Today there is a profusion of production companies that have technical skill because the technology has made it much easier to look and sound good. Technical skill does not make them effective at decoding your story. A direct engagement with a production company may make your marketing budget look cheaper on paper but the long-term cost may be significant.
Insight driven strategy liberates creativity.
Really good agencies know this, and really good clients know this too. Really good production companies know this and expect to partner with brand agencies. A great commercial director wants to understand your brand and its audience and she wants to partner with your agency. This is where your brand agency insight and executional expertise will guide the production team and help them tell your brand idea in the most compelling way.
This is the work of producing content; to tell your brand idea, and it is why brand agencies employ creative directors, writers, art directors, strategists and producers, to define your brand idea. And then in partnership with the director working to a clear idea, shot by shot, adding and building scenes, intention upon intention, the entire production is aligned with the purpose of your brand.
This is the craft of vocal pictures.
Ken Zane’s show Art Buyer For Hire is about 45 minutes in length. During the show we touch on a range of topics from idea development, to execution and agency culture too. While I was chief creative officer of Palio I hired Ken in the role of art buyer-producer. It was an important moment for both of us as it signaled a new level of growth for the agency and another chapter in Ken’s amazing career.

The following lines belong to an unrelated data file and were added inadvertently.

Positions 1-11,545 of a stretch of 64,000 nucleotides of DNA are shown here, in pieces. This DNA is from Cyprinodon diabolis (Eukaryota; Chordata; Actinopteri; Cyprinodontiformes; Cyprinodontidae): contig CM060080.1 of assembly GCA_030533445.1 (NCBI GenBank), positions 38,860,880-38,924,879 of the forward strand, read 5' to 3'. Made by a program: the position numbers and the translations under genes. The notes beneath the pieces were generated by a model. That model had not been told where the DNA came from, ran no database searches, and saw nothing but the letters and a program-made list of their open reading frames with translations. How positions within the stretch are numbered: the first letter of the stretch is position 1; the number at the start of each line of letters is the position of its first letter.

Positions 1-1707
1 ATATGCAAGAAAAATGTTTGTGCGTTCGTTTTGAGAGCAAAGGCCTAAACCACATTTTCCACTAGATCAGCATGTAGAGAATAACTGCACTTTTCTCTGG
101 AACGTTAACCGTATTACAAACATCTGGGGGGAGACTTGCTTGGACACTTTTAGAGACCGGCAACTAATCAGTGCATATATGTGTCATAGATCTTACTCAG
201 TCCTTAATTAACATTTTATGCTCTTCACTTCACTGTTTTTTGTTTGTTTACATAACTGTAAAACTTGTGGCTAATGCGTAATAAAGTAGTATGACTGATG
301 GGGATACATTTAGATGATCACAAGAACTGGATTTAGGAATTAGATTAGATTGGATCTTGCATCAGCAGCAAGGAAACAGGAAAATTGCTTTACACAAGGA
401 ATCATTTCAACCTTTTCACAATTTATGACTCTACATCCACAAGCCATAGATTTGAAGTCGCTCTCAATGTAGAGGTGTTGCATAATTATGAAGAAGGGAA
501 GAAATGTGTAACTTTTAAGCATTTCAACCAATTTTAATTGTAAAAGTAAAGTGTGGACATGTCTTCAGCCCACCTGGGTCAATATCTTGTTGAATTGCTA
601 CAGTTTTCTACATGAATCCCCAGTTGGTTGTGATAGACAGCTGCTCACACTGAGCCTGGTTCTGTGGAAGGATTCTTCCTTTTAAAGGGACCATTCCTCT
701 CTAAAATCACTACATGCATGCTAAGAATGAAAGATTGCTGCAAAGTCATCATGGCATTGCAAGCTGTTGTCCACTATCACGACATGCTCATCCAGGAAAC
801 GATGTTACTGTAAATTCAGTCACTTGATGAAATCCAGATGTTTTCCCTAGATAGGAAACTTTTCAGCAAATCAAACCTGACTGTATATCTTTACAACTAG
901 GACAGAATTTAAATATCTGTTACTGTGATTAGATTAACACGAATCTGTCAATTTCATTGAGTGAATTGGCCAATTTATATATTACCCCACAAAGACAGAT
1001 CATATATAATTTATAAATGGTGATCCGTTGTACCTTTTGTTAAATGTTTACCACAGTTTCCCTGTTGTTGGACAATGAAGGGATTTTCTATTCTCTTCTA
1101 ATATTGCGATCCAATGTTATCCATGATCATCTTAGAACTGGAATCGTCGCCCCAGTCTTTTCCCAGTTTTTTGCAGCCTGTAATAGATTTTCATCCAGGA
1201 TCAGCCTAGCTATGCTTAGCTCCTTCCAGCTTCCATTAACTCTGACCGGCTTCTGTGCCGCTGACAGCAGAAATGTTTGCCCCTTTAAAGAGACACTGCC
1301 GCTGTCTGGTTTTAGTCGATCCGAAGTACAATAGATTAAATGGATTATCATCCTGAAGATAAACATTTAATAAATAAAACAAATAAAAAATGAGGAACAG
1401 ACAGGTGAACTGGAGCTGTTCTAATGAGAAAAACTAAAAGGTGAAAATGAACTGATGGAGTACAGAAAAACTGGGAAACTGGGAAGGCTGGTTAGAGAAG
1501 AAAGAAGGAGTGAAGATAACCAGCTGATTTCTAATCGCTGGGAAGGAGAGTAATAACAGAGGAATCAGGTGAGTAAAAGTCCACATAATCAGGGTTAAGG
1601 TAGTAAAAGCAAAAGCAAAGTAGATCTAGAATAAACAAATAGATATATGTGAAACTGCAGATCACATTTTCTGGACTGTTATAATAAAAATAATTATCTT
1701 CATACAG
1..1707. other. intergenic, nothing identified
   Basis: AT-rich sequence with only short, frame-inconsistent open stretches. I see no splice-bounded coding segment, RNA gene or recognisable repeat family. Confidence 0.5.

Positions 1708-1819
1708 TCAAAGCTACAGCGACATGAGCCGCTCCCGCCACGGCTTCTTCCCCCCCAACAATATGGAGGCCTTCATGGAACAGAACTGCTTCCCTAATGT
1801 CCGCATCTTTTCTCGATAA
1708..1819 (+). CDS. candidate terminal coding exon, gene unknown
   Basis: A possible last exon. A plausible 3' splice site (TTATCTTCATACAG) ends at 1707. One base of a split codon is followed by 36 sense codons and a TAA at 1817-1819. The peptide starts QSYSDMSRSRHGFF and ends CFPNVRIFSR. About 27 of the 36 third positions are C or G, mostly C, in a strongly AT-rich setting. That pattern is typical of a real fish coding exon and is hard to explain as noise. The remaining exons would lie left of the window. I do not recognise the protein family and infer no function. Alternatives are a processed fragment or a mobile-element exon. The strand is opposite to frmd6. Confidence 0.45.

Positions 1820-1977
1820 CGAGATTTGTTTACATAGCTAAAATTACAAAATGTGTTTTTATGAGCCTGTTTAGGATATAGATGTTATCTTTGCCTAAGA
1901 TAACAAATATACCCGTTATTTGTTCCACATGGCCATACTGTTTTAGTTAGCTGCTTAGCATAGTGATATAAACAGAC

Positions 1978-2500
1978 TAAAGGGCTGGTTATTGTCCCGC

The title of Art Buyer is a bit of a misnomer, the role is really about identifying and collaborating with talented artists.
Even this description falls far short of the many facets of the role. Building meaningful relationships with the artists as well as the agency internal team is essential to the task. Being a good people person is a requirement, as is being a strong listener and excellent communicator. Helping both parties collaborate effectively is another key skill. The actual buying of the art, the terms and price are, in my view, secondary to the primary task of delivering a great agency product. Ken Zane has an amazing eye and is a talented photographer in his own right. With significant background in the arts, Ken is able to quickly bring visual reference for color, composition and style into alignment in support of the work.
In short, Ken elevates the work with unwavering support for the vision of the team.
I hope you enjoy it. Click here for the show.
Long before social media, there were photojournalists whose work was shared across traditional media channels. The right instincts, in the right moment, resulted in an image that captured the imagination, documented an event and told a story. A single image seen across all media channels. In today’s parlance, we might say it went viral. A single moment, a single image and a single opportunity to capture that image. Guts, instinct, talent, intuition, anticipation and a passion for the story; these are a few of the key ingredients for a successful photojournalist.